Back in August I wrote about some of the pros and cons of using Exchange Traded funds (ETFs) and investment trusts as an alternative to conventional mutual funds.
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One area of ETF investing that is often commented on by investors is the use of Leveraged ETFs. It’s not really surprising when you see returns of 80% over a 6 month period (leveraged Soybeans) and more recently Leveraged Silver has gone up nearly 40% in 4 weeks – it’s easy to see why they are fast becoming one of the most popular types of ETF. However they don’t achieve this without some controversy and before you make the decision to use them there are some basics to understand.
What Are Leveraged Exchange Traded Funds (Leveraged ETFs)?
Some of the most popular funds will be looking to produce 2 or 3 times the return of the correlating asset.
How Do Leveraged ETFs Achieve This?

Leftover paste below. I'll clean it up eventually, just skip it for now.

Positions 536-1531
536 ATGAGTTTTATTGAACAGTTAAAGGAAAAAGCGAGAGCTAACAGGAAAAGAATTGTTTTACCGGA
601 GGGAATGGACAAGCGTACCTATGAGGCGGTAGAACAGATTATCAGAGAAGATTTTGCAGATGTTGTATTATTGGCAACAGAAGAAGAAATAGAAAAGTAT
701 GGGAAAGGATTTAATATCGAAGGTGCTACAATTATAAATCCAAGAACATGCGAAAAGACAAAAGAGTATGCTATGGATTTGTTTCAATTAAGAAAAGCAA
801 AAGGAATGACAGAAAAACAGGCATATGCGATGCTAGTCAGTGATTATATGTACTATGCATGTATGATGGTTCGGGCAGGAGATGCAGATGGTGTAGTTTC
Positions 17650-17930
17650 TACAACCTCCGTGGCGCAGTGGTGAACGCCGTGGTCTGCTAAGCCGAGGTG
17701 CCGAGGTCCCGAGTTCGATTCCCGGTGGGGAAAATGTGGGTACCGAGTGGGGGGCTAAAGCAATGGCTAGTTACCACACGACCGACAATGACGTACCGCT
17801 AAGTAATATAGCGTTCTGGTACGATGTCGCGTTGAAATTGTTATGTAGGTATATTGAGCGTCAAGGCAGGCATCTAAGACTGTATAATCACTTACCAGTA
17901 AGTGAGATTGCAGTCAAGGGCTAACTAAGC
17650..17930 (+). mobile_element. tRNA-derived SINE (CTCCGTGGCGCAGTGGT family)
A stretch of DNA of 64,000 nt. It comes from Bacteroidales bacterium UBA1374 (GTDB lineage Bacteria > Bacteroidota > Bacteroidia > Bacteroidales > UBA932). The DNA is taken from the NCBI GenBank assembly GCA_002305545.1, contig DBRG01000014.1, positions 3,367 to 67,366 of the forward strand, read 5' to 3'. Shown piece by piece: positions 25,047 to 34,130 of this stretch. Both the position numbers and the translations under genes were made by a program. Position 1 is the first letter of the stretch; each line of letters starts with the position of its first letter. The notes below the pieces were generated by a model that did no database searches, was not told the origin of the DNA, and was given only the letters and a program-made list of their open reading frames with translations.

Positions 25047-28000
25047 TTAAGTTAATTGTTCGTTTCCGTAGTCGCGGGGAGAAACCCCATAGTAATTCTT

In theory a 2x Leveraged ETF should create a 2% return if the index rises by 1% but there are other factors influencing the return.
If the ETF is only holding a selection of assets rather than a full replication of the index then this may reduce some of the dealing costs but this can add a level of active management that eventually produces a much larger tracking error.
Tracking errors of 10% are not uncommon which can of course get magnified in a leveraged fund.
Misconceptions Of Leveraged ETFs
A good example of this is Leveraged Tin which has produced a very desirable return of 21% in the past 4 weeks but over 12 and 26 weeks has struggled with -2% and -31% respectively. Based upon your timing in and out of that fund your eventual return could have been considerably higher or lower than these figures.
For our analysis of the ETF, Investment Trust and mutual fund market we have found the information in a regular publication called saltydog investor invaluable and definitely worth a look if you are considering making any investments. Check their website at www.saltydoginvestor.com